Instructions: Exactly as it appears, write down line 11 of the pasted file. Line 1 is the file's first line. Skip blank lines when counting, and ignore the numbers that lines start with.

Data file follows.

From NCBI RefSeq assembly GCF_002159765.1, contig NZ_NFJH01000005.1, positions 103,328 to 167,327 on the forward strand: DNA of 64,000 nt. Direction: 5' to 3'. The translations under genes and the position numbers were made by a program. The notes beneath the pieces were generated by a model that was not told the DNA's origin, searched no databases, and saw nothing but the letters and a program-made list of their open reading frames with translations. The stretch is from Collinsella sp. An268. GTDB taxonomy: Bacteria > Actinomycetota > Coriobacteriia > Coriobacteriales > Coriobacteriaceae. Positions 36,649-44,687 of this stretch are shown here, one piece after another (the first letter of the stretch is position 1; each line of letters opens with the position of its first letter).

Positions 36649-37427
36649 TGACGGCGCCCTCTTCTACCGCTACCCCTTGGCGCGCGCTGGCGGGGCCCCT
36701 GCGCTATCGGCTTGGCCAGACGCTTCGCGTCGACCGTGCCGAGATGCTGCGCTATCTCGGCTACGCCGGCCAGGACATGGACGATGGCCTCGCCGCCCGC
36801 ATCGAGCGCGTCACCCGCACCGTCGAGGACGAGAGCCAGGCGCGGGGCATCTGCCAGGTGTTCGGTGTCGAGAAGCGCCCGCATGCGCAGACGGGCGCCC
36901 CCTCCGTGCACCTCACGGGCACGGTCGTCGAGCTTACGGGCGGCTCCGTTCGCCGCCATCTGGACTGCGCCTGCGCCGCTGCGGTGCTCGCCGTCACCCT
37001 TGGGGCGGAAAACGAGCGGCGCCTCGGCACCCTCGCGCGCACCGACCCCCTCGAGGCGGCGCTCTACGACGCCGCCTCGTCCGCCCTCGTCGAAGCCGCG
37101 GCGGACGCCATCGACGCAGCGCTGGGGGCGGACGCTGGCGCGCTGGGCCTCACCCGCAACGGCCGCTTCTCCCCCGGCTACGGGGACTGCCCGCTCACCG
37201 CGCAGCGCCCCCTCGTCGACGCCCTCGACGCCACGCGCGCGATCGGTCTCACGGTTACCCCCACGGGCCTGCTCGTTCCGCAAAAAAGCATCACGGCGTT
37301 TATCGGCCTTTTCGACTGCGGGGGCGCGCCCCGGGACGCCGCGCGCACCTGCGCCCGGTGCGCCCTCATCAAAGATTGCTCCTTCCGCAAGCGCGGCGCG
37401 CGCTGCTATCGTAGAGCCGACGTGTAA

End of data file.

37401 CGCTGCTATCGTAGAGCCGACGTGTAA